Tuesday, January 10, 2017

Growing, cooking new foods & Jamie Oliver

Feel like I've been in kind of a cooking rut the last couple of months.  Winter produce around here is terrible so it's hard to get inspired without fresh vegetables from the garden everyday.  I found myself cooking the same things over and over and over and it was just boring.  I'm sure a lot of people can relate to this. No one complained but I was pretty sick of my own cooking.

Over the holiday I picked up a couple of new Jamie Oliver books for myself.  The bookstore by my in-laws house was having a big sale and I think I got them for about $6 each.  We love Jamie Oliver in this house and with these I now own 6 of his cookbooks.  

I marked a ton of new things to try and so far have tried the following from Jamie's Food Revolution:

Broccoli & Pesto Tagliatelle: Meh.  It was good and a nice change but I don't think I'll make it again.  It somehow managed to be rich and bland at the same time.  The idea of adding potato was intriguing and I may do that again in another fashion.

Pot-roast Meatloaf: I didn't think I would ever call a meatloaf stunning but this is damn delicious and shockingly fast to pull together.  I think 10 minutes, tops, to get the meatloaf in the oven and the sauce came together in about 5. 

Parsnip and Ginger Soup: Again, quick. I prepped and cooked the veg while simultaneously re-heating leftovers and eating lunch.  Then I blended it with the chicken stock (see below) and put in the crock pot on low to hang out until dinner.  He suggests a little crumbled bacon on top, but I don't know if I'll bother because it seems incredibly rich already. I don't know what I was thinking.  YES to crumbled bacon and some toasted panko crumbs.  It's delicious.  

Not Jamie Oliver related, but part of the parsnip soup:  yesterday I cooked an Easter Egger layer hen that was culled this fall.  She was almost 5 years old and I really had my doubts about if the meat was going to be edible.  She simmered all day with carrots, celery and herbs and then the shredded meat was made into enchiladas.  I am not kidding when I say this is the BEST CHICKEN I HAVE EVER EATEN. Legs and thighs were so dark, they nearly looked like lamb.  The meat was a little stringy, sure, but the intense flavor more than made up for it.  Besides, it worked fine for the dish I made.  Also got about 2 quarts of the most intensely yellow chicken stock.  

So, reading about these new dishes prompted another seed order from Baker Creek Heirloom Seeds.  

Dixie Speckled Lima Bean, Carentan Leek, Masterpiece Fava Bean, Thai Lavender Frog Egg Eggplant, Free Seed - Black Vernissage Tomato

Would anyone like these tomato seeds?  They seem identical to Violet Jasper, one of my favorites, but I already have seeds for them.  Send me an e-mail cottontailfarm@yahoo.com and I'll send them to you.

Updated my seed inventory again.  I've never grown leeks or fava beans before, any tips?  Never really had any luck germinating eggplant either but I hope I can get a couple of these plants started.  They look really pretty and are supposed to be the size of a cherry tomato!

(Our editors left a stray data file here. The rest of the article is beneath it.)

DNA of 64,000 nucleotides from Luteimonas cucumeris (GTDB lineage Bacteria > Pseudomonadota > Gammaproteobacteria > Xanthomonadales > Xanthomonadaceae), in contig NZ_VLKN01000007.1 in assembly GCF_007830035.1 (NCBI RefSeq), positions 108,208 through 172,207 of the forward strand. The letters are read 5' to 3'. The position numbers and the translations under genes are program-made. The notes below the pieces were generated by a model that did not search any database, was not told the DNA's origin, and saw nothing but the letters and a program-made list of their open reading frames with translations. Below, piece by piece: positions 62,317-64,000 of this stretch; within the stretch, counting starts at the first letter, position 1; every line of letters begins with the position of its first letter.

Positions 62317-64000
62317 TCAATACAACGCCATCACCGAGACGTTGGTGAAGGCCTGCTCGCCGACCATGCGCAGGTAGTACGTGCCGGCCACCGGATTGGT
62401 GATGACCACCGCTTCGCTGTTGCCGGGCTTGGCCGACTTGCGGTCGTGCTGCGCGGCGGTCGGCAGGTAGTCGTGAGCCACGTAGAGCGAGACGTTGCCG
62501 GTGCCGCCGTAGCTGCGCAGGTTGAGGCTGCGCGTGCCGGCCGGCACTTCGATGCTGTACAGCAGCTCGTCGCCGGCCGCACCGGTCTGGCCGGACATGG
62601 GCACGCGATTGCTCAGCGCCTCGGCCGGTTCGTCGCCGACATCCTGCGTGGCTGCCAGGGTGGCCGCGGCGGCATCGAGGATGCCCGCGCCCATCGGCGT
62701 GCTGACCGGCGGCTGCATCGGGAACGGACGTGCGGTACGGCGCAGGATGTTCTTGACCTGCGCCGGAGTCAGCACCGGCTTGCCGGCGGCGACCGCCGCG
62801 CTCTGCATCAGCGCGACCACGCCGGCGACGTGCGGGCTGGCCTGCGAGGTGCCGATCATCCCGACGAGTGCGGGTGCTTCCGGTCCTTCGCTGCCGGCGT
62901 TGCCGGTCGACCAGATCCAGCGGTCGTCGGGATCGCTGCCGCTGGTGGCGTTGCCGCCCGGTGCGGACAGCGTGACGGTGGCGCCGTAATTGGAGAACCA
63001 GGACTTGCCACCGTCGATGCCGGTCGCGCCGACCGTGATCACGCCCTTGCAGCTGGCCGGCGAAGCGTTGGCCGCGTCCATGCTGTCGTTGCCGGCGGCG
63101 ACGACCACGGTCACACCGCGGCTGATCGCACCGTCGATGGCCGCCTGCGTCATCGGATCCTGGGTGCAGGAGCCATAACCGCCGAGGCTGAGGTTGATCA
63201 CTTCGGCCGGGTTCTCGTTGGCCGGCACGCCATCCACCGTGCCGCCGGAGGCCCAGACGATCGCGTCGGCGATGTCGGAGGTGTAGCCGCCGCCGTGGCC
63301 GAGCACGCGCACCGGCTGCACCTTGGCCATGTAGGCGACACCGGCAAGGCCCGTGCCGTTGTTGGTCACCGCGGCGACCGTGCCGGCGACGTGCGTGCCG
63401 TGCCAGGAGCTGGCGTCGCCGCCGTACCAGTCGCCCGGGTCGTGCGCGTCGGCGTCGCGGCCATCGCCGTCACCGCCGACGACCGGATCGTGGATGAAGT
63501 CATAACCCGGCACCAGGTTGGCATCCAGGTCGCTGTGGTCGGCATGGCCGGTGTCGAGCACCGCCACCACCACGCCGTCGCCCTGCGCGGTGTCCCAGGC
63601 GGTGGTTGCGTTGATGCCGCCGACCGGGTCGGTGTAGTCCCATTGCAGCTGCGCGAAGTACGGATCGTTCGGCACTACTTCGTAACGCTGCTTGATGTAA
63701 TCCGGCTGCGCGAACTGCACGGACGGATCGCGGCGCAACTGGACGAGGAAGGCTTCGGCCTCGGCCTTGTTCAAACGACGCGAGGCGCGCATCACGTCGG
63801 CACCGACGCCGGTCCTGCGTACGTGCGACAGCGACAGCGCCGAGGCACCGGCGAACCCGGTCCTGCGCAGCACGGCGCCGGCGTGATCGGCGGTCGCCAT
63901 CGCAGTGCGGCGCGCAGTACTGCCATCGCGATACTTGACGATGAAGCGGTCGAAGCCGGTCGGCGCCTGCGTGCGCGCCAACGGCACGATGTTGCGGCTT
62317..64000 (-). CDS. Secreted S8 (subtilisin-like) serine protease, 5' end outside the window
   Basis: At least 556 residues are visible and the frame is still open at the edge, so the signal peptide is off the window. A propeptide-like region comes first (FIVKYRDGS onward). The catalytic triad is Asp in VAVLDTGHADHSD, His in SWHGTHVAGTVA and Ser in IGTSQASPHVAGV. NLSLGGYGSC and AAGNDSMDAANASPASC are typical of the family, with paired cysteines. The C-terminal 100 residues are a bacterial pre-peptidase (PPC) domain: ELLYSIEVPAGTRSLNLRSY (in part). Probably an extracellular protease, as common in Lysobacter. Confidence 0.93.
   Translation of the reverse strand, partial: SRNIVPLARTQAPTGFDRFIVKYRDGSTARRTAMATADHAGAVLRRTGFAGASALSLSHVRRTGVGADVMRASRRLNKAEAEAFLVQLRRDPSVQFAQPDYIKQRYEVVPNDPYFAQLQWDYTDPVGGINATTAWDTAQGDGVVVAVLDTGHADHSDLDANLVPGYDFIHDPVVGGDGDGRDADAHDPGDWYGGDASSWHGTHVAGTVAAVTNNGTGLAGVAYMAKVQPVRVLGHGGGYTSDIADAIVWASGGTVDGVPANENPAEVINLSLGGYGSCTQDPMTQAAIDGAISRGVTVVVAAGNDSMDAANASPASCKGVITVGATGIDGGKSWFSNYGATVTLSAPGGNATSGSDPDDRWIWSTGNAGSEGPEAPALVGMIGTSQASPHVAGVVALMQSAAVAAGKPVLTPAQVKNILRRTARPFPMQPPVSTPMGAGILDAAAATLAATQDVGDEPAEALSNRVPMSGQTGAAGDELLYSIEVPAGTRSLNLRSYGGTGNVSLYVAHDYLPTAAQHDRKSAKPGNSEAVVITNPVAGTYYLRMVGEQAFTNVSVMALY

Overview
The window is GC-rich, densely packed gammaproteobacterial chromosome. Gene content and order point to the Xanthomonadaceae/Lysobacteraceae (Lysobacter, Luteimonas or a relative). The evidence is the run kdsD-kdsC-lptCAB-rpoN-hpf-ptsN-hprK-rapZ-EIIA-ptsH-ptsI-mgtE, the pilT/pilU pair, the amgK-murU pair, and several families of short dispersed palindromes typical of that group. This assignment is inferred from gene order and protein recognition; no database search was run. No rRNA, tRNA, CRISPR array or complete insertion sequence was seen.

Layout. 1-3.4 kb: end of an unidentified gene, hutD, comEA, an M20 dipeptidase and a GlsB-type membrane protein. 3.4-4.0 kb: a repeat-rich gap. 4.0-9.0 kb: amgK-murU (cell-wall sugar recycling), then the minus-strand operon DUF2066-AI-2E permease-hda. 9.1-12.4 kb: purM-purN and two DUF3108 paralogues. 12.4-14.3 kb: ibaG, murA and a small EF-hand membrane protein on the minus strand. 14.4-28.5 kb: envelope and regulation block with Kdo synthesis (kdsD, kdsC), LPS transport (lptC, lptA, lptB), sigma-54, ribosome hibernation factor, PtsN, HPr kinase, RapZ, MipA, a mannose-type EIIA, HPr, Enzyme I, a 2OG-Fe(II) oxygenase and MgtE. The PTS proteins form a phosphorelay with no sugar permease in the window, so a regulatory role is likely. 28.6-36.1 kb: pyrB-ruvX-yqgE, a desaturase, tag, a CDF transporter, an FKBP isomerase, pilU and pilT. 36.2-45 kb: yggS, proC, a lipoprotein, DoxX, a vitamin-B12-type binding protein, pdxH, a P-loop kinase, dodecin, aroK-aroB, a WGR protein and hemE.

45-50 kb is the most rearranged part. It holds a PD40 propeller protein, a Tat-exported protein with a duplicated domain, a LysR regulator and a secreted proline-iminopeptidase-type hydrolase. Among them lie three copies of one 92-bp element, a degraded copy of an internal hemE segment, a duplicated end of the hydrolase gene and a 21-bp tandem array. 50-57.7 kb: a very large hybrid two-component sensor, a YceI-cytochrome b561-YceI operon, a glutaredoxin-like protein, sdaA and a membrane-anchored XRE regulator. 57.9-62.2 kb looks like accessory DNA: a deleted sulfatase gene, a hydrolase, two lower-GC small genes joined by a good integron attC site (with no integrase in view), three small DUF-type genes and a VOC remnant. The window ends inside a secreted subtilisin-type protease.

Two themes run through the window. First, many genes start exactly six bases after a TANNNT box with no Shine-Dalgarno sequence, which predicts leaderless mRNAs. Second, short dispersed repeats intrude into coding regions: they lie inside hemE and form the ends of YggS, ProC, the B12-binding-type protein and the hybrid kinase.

1. We love Jamie Oliver in this house. After Tea we normally watch a bit of TV before bed so everyone calms down. My three year old always asks to "watch Jamie" and will happily sit there and watch a whole show.
    As for fava beans (we call them broad beans over here) they're dead simple to grow but black fly love them later in the season. Pick them young and small and they're lovely, I don't mind them bigger but my wife won't touch them like that. I even like them cold (cooked) and dipped in salt!
    Leeks are a favorite here and I always grow at least one full bed of them each year (which has been about 4ft by 10ft) Start them early, loads of seeds in one pot and then when they're big enough transplant them out by making a big hole and dropping them in. just the tops should be showing and then fill the hole with water - no need to put the soil around them. That way your get the nice long white shanks on them. I'd be lost without leeks during the winter to cook - I cut mine up in a pie dish with butter then cover with tin foil and cook for about half an hour until they're lovely and soft. That's it - leeks for tea tomorrow!

    1. Thanks for the leek info, I was hoping you'd chime in with advice! We were shocked at how sweet they are and can't wait to try new ways to cook them. Fava/broad beans I am growing because I've never had one or even seen them for sale here. Lot of fun. We haven't watched Jaimie in a long time because we gave up TV, but I really enjoyed the Jamie at Home series.

  2. Funny you mention Jamie as I have literally started to "try" him. I can't abide Gordon Ramsay, and Jamie got left on the shelf but I think he has some of the homely values that I have, so he's out for now.
    I have loads of tomato seeds thank you - I'd be interested in looking to do a seed swap, maybe we should set one up. International postage won't be cheap mind you!
    We have SO many leeks here at the minute!

  3. Try the Jamie at Home book- it's the BEST, the chapters are done by what's growing that season!
    A seed swap, hmm... how many packets of seeds equals a couple of vorwerks? Just kidding, sort of. I spent all night looking on-line; NONE in this country. :(